Since September, the Dutch National Portrait Gallery has settled in a modest space on the Marineterrein in Amsterdam. From this location, the Portrait Gallery Studio, in the same building where Vincent van Gogh briefly lived, work is being done on portrait art exhibitions that contribute to understanding and appreciation for different backgrounds and stories from society. The first exhibition is a selection of portraits from The Naval Base by photographer Rob Hornstra and writer Arnold van Bruggen.
A permanent place after 7 years Founded seven years ago, under the auspices of London’s National Portrait Gallery, Dutch National Portrait Gallery’s mission has been to make art accessible to a diverse and inclusive audience. Having your own physical place creates more possibilities and freedom to shape it. “After a nomadic existence, in which we showed portraits on a project basis and in good collaboration, online, on location and as guests at museums, a private space at the Marineterrein is appropriate. Here we show special portraiture, also for a public that does not automatically go to museums. It fits in with the long-term aim to develop into a solid institute in the field of Dutch portraiture – of added value for the city of Amsterdam, for the Netherlands and with an international reputation. A modest next step is our own studio, with small, free presentations.” says Hedy van Erp, curator and one of the initiators of the Dutch National Portrait Gallery.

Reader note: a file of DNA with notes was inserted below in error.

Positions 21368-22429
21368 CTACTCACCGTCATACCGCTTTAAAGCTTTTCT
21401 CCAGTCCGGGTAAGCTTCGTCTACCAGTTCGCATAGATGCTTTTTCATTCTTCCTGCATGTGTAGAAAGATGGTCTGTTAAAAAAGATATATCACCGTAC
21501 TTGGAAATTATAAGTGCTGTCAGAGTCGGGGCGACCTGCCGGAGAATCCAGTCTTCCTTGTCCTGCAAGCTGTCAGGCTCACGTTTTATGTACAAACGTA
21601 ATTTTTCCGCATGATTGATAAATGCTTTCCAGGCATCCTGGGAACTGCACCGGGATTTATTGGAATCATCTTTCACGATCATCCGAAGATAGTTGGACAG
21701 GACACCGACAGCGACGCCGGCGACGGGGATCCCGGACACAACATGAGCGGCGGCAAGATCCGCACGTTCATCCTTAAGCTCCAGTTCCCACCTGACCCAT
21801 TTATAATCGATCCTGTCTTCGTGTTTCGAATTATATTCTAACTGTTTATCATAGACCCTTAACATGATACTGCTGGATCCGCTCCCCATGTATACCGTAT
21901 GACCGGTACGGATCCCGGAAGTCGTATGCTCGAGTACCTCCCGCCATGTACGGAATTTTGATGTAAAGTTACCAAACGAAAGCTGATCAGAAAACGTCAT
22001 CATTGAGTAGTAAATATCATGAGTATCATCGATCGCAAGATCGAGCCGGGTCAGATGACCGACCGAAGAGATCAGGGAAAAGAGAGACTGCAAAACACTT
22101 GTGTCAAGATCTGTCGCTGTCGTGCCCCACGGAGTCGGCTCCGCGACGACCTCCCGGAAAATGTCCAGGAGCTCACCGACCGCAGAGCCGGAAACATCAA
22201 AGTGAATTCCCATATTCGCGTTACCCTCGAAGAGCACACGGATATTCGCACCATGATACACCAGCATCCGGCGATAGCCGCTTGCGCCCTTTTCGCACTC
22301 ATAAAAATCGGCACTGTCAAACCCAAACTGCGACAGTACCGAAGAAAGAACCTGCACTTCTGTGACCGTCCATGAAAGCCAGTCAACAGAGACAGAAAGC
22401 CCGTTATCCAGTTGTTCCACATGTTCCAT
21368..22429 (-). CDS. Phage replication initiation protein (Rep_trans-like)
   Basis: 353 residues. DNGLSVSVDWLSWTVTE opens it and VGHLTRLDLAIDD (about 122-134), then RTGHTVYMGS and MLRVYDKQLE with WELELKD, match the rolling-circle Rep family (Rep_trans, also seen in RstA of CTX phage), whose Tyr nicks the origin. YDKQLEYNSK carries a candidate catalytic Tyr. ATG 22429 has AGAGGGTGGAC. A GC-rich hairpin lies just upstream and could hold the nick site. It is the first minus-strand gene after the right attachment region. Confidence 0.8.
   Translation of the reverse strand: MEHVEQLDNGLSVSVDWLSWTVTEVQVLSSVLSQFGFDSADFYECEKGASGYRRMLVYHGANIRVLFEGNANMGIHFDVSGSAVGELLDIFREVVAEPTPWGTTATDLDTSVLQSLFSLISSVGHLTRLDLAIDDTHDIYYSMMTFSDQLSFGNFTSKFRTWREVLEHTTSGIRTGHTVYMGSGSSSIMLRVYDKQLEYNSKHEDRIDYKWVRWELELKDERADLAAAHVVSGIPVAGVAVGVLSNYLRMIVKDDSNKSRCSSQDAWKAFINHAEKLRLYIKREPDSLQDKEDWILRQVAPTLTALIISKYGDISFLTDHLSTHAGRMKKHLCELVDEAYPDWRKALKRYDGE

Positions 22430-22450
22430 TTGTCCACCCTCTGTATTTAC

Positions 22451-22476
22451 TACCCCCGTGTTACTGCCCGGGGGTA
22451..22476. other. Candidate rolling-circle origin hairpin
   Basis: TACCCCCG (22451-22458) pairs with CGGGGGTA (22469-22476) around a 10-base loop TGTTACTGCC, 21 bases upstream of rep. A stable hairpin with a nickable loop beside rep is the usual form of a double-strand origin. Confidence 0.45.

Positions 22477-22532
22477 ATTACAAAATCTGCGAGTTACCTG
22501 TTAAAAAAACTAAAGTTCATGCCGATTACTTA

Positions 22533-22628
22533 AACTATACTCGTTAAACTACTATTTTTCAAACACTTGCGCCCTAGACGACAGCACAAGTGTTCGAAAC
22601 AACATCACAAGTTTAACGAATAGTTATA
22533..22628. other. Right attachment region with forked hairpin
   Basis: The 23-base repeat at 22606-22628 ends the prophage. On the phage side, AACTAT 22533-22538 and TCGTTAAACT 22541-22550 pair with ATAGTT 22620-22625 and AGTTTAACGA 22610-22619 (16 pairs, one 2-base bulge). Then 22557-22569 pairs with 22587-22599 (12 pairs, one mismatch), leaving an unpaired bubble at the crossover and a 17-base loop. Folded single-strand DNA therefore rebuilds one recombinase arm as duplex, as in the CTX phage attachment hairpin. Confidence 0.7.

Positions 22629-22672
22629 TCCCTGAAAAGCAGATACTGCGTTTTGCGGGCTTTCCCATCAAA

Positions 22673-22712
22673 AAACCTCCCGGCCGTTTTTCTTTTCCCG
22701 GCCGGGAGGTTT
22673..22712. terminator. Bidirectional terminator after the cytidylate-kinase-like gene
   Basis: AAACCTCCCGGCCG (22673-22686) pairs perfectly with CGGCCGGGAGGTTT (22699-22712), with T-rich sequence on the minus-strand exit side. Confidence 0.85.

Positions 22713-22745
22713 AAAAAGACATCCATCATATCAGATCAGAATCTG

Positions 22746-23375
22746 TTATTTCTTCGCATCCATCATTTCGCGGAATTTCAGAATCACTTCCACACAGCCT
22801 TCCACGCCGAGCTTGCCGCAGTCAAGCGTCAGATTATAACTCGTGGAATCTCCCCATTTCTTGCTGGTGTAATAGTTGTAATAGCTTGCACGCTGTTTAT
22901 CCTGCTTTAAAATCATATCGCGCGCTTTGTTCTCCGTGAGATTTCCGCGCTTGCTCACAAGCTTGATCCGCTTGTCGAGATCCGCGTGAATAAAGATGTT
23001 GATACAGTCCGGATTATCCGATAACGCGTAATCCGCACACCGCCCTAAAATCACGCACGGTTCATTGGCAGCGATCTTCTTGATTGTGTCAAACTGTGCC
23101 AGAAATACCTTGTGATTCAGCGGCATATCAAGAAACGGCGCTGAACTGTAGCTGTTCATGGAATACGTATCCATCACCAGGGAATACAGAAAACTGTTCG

Exhibitions for visitors and residents
The Portrait Gallery Studio functions as an exhibition and presentation space, studio and portrait studio. It forms the basis from which the public and local residents of the Marineterrein can come into contact with the work of both established portrait artists and young talent in an accessible way. The Marineterrein is also very pleased with the arrival of the Portrait Gallery Studio on the site.
Dutch National Portrait Gallery, Kattenburgerstraat 5, building 003D, Marineterrein